Lastly, you’ll want a few essential oils to add in your scrub. Be careful if your skin is already dry and damaged. Damaged skin has no barrier and acts like a sponge, readily absorbing almost anything, good or bad.
Here are some oils commonly used in scrubs:
- Balsam of Peru (potential irritant for sensitive skin, but a good replacement for vanilla additives)
I’ve often seen things like grapefruit EO touted as a preservative as sorts. While it does have potential antibacterial effects, it’s not a preservative and shouldn’t be used as such. Some preservatives are designed to work against bacteria and fungi, but these are typically lab-created chemicals. There isn’t really a “natural” long-term preservative, in the way that most people use the term.
In general, you don’t need a preservative in oil-based bath scrubs. (Preservatives come in when you start making water-based solutions, and that’s a whole series of articles on its own!) Just be careful not to get lots of water in them and don’t keep them for longer than a month or two.
Starter Bath Scrub Recipes
Here are a few of my favorite base recipes to help you get started. As you get more comfortable with making scrubs and find the best consistency, you can start adding other ingredients like coffee, tea, oatmeal, and even pumpkin puree for more short-term scrubs.
Be careful when adding ingredients that contain water and keep them refrigerated. Only make enough to last the week unless you have a perfected preservative system. The more you add to scrubs, the more you risk attracting unwanted bacteria and fungi.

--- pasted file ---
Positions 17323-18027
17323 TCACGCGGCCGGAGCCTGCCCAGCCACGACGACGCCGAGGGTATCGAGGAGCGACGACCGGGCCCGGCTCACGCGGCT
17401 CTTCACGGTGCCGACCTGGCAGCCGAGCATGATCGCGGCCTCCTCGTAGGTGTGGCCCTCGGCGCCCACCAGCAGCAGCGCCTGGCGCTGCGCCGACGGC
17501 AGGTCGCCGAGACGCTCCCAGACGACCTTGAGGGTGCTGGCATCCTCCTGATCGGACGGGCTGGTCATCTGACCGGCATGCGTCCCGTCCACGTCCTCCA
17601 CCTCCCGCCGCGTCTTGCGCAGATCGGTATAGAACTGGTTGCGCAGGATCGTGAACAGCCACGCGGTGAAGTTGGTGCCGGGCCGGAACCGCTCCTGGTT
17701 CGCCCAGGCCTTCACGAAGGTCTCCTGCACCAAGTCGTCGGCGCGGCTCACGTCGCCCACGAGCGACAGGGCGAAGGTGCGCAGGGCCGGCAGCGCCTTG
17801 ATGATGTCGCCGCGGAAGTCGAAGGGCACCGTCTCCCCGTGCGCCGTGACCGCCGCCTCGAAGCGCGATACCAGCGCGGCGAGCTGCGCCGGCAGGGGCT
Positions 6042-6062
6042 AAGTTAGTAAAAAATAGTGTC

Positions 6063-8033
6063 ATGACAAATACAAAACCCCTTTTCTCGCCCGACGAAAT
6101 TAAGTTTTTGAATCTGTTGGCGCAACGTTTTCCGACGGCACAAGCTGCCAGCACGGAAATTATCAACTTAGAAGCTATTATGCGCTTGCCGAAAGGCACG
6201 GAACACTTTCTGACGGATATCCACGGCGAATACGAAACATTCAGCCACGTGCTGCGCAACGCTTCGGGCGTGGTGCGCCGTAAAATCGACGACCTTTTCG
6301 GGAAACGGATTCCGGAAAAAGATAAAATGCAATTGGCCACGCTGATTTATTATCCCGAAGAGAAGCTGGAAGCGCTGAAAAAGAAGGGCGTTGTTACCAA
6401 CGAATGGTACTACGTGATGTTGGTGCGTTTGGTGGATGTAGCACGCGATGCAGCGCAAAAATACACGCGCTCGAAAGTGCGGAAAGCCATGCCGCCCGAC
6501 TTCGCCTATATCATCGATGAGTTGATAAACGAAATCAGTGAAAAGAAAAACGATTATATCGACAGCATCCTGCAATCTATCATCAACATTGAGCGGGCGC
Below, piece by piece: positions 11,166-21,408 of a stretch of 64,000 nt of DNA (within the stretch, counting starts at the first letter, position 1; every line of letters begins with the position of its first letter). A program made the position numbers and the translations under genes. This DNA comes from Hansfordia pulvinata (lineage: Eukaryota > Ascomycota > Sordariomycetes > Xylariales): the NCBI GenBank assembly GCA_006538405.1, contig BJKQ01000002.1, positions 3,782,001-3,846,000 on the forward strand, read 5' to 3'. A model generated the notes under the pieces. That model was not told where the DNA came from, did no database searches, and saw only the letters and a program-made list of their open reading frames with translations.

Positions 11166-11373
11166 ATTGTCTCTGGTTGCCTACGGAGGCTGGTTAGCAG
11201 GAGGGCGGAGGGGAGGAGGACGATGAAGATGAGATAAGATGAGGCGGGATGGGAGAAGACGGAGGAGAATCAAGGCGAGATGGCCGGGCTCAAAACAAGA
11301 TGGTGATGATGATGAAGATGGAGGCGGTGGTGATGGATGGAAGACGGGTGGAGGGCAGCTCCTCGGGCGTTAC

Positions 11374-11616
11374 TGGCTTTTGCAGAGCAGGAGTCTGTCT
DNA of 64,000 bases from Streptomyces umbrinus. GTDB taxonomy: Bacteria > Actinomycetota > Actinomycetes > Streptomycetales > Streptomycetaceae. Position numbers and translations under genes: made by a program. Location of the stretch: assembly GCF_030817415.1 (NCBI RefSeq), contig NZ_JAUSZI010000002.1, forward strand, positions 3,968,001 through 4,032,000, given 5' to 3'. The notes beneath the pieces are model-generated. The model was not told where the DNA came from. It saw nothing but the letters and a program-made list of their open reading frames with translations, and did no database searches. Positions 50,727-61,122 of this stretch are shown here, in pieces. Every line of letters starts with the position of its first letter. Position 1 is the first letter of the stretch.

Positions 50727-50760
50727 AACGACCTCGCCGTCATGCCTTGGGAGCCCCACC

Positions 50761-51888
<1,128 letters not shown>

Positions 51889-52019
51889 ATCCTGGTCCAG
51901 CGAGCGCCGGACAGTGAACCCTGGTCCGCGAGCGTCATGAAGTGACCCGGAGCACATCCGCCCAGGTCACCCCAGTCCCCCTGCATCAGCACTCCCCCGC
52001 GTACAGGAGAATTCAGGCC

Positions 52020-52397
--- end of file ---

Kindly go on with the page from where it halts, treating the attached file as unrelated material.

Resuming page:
Warm Coconut Coffee Scrub
- 1 cup of brown sugar
- ½ cup of coffee
- ½ cup of coconut oil
- 2 tablespoons of jojoba oil
- 10 drops Balsam of Peru
- 5 drops Nutmeg
- 5 drops Ginger
If you have sensitive skin, omit essential oils or swap them for a mild oil, like lavender.
Refreshing Citrus Foot Scrub
- 1 cup Himalayan salt
- 5 tablespoons of jojoba oil
- 10 drops grapefruit
- 5 drops orange
- 5 drops peppermint
Add one tablespoon of jojoba oil at a time, until it reaches desired consistency. You don’t want this one to be too liquidy and you can always get your fingertips wet while massaging your feet with it to add a little moisture.
Lavender Vanilla Scrub
Note: This one smells like vanilla due to the Balsam of Peru, but doesn’t actually contain vanilla extract.
- 1 cup granulated sugar
- ½ cup coconut oil
- 2 tablespoons almond oil
- 10 drops lavender
- 10 drops Balsam of Peru
Using Your Bath Scrub
Be mindful not to get water in your scrub. Put it on slightly dampened skin (not wet) and gently massage in circular motions. You don’t want to scrub too hard, so as not to damage or irritate skin.
With any of these recipes, you can swap out the type of abrasive and essential oils used. My general rule of thumb is to try to keep close to 3 parts abrasive to 1 part oil, but you can play around with proportions and see what works best for you.
I try to ensure that scrubs come out more on the dry side, rather than looking like soup. It’s easy to add moisture to your skin or apply a little more oil, but storing your bath scrubs with too much oil can cause it to dissolve and break down quickly.
Hopefully you enjoyed this guide on how to make your own bath scrub! I’d love to hear about your favorite creations in the comments below.